Post-2003 Iraq and Prospects for National Unity, Friday, 28 October
Since the US invasion of Iraq in 2003, the toppling of Saddam Hussein, and de-Baathification policies, Iraq has struggled to re-establish national unity and effective governance over a fractious society. In the north, antipathy among Sunni tribes towards the Iraqi government under Nouri al-Maliki and rising sectarianism contributed to the breakdown of government-tribal relations and contributed to the spread of ISIS across northern and western Iraq. The replacement of Maliki with Prime Minister Haider al-Abadi in September 2014 has failed to produce national unity; lacking a broad constituency beyond his Shia base, Abadi has been limited in his capacity to implement basic reforms. Simultaneously, movements from Shia-dominated regions have emerged to challenge central authority. On 30 April and 20 May 2016, for example, Iraqi supporters of Muqtada al-Sadr, breached the Green Zone in Baghdad, entering the Parliament building and demanding an end to corruption; only after violent confrontation with state security forces were these protesters ejected from the area. In the meantime, the oil price fall since 2014 has had devastating impact on the Iraqi economy, which depends almost entirely on oil revenues to finance state spending.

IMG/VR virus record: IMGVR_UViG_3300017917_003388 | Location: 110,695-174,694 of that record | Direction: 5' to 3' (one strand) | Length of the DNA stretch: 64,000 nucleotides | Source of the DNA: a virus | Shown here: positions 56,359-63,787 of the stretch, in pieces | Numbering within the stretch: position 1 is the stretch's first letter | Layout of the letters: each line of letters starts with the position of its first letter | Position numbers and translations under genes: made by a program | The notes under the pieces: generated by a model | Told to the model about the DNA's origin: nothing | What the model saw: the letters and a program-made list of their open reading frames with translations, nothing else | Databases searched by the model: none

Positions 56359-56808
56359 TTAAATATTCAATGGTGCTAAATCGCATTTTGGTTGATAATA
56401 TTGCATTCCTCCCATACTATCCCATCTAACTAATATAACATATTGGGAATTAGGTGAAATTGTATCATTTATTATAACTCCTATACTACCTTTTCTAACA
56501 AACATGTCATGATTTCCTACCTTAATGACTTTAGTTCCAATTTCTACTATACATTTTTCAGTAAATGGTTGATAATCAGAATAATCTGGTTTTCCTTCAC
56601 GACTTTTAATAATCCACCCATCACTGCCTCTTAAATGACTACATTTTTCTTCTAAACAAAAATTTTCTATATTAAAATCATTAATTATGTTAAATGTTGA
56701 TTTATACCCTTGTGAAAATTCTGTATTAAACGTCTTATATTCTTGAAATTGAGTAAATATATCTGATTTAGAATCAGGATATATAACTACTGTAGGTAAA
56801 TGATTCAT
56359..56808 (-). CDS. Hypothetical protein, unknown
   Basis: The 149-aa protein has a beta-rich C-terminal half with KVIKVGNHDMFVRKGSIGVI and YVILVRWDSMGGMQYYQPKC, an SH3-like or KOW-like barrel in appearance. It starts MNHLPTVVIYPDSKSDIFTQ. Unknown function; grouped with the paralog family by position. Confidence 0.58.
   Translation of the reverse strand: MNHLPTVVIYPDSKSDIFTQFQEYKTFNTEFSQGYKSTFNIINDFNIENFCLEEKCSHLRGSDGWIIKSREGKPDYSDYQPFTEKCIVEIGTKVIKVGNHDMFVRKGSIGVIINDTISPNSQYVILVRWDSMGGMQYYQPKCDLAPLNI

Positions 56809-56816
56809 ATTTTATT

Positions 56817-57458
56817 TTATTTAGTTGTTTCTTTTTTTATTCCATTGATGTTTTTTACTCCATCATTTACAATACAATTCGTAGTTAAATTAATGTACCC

With the Iraqi Army, Shia pro-government militias, Kurdish forces, and an international coalition led by the US currently engaged in the large-scale effort to retake Mosul, Iraq’s largest Sunni-dominated city, from ISIS, this Majlis asks:
- What are the prospects for political stability in what may be a post-ISIS Iraq? Will we see a return to the guerrilla-style insurgency that typified the 2003-2014 period?
- How will the Iraqi state deal with the plethora of militias across the country? How will the militarization of religious and ethnic groups affect the future stability of Iraq?
- Have the conditions that gave rise to ISIS in the first place been alleviated by Al-Abadi’s government, or have they been exacerbated with rising militarization of religious and ethnic groups and rising state penetration by Iran? How could the current Iraqi government navigate ethnic and sectarian rivalries to build national unity?
In this session we are delighted to be joined by Robert J. Tyson. Mr Tyson is a former career officer in the Australian Department of Foreign Affairs and Trade. Until 2015 he served as Ambassador to Kuwait, and prior to that as Ambassador to Iraq (2008-11), the Russian Federation (2005-08) and Saudi Arabia (2001-05). Other overseas assignments have been in the United States, the Soviet Union, Thailand and New Zealand. Mr Tyson has also held senior positions in Canberra with the Department of Foreign Affairs and Trade and the Department of the Prime Minister and Cabinet; and in Melbourne with the Department of the Premier and Cabinet.
Session will be held on Friday, 28 October in the Centre for Arab Islamic Studies Tutorial Room at 11am.